Derek Schmidt calls for using surplus to pay down $1 billion in KPERS debt, saving millions in long run

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  • Derek Schmidt
    American politician
  • Laura Kelly
    48th and current governor of Kansas
Attorney General Derek Schmidt, the Republican frontrunner to challenge Gov. Laura Kelly, has budget recommendations for the legislative session. File photo.
Attorney General Derek Schmidt, the Republican frontrunner to challenge Gov. Laura Kelly, has budget recommendations for the legislative session. File photo.

Attorney General Derek Schmidt wants lawmakers to use much of a projected $2.9 billion surplus to pay down public debt while also targeting tax relief for Kansans.

Schmidt is calling for lawmakers to send $1 billion in cash — or more — to the Kansas Public Employees Retirement System.

"The bottom line is we have a rare and unprecedented opportunity to fix this long-term pension debt problem that's accumulated over a generation in Kansas, to shore up the system for current and future retirees, to wipe a huge chunk of expensive state debt off the books," Schmidt said in a phone interview with The Capital-Journal.

Schmidt's plan comes ahead of Monday's start to the 2022 legislative session. He is the Republican frontrunner to challenge Democratic Gov. Laura Kelly in this year's election.

Kelly is expected to release the details of her budget proposal Wednesday after delivering an in-person state of the state address Tuesday evening. In the past, Kelly's budgets have called for refinancing state pension liabilities — a move Republicans have strongly opposed.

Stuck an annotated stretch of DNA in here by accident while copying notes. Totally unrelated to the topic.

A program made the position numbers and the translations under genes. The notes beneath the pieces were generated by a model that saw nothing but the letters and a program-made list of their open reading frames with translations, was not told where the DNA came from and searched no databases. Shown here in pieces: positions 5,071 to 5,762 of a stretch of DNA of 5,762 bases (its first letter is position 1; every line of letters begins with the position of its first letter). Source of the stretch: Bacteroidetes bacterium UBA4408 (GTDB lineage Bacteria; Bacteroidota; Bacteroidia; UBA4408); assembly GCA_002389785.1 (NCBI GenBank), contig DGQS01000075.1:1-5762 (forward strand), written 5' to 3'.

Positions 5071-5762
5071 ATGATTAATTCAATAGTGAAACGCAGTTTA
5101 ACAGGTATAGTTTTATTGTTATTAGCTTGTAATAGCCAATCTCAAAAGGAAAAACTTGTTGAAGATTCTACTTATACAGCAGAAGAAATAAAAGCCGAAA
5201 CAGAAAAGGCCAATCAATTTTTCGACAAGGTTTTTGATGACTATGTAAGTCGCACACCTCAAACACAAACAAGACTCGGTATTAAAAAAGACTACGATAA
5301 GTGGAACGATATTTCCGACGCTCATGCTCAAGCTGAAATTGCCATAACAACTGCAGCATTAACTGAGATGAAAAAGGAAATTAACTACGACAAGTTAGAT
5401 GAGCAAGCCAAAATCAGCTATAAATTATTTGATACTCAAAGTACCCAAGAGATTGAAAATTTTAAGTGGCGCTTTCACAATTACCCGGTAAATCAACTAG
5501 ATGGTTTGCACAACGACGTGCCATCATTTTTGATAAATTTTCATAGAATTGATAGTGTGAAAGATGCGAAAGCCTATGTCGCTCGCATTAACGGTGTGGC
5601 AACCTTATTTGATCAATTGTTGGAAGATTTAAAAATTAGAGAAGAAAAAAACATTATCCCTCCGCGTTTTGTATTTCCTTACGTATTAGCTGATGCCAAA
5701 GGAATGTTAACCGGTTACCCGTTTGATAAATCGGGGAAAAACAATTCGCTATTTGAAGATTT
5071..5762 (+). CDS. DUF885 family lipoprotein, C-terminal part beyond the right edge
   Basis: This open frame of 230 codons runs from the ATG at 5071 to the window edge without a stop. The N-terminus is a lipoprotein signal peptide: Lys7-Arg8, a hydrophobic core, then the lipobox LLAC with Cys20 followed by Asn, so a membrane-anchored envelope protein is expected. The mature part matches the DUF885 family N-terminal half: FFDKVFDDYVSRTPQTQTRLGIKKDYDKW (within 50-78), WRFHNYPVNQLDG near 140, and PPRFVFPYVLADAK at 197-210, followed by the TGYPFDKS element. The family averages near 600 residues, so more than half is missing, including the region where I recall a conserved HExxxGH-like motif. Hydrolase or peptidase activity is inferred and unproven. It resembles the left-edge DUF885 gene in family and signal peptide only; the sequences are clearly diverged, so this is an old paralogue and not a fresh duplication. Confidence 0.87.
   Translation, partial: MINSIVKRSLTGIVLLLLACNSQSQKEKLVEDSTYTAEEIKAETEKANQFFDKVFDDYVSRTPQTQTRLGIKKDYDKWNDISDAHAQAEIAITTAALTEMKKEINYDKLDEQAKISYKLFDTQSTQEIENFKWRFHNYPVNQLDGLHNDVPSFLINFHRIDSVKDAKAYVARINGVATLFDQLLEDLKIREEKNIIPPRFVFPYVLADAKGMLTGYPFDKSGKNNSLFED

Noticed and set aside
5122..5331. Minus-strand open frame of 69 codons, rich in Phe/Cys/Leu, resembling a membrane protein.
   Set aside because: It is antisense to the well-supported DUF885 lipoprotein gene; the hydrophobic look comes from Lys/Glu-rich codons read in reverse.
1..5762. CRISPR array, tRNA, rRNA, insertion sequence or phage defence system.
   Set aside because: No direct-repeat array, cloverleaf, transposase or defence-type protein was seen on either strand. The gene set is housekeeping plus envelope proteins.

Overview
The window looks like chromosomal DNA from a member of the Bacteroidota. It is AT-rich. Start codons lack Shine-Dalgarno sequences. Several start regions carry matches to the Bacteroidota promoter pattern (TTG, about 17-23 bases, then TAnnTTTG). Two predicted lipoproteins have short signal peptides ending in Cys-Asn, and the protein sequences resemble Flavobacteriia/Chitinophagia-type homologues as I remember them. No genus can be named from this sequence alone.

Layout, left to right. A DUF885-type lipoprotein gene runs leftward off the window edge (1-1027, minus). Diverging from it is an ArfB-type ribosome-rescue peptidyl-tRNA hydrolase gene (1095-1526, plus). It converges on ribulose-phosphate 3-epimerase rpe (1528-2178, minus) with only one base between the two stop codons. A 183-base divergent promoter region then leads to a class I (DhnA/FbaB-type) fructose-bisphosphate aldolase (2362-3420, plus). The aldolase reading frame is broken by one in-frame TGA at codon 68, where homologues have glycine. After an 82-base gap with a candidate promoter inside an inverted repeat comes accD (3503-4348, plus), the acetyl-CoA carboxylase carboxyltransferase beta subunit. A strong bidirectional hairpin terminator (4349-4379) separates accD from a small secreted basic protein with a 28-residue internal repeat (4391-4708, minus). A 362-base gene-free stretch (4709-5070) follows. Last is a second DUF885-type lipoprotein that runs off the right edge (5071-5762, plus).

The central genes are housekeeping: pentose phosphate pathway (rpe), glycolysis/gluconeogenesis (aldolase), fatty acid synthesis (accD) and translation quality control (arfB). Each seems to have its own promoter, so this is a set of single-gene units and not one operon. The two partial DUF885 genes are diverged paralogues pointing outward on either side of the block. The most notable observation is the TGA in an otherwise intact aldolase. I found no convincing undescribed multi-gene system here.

Kansas lawmakers are in a somewhat unusual position this year as they debate what to do with a budget surplus instead of how to address a deficit.

Economists in November increased tax revenue projections for the fiscal year, forecasting a $2.9 billion surplus. The amount could grow, as revenues continue to beat predictions.

More: With $2.9 billion surplus, how will Kansas lawmakers spend your tax dollars or cut taxes this year?

"The KPERS investment obviously helps retirees present and future by improving their security. It helps taxpayers over the long term, because then there's not a requirement to put more future general tax money into the KPERS system, it reduces the amount that has to go in to pay off past obligations," Schmidt said.

"But it also, and this is the additional point, it also helps everybody who relies on any state service going forward, whether it's public schools, whether it's transportation, whether it's social services, whether it's corrections, because it frees up a significant amount of cash flow every year for the state general fund."

An assessment by KPERS, provided by Schmidt's campaign, determined that adding $1 billion by the end of the fiscal year "translates into improved funding immediately and reduced employer contributions in the coming years."

The proposal would save $75 million in state and school contributions next fiscal year, with $403 million in taxpayer savings over five years.

More: Kansas lawmakers should make these 7 issues top priorities during 2022 legislative session

The system's unfunded liability would drop from about $5 billion to about $4 billion, improving the funded ratio from about 77% to about 82%. The ratio measures a pension plan's assets as a percentage of liabilities.

KPERS officials said 80% is the short-term goal with 100% as the ultimate goal. While 80% is an oft-used funding target to determine the health of a pension plan, the American Academy of Actuaries has called it a myth.

For much of the 21st century, the ratio has been in the 40s and 50s, according to Federal Reserve data.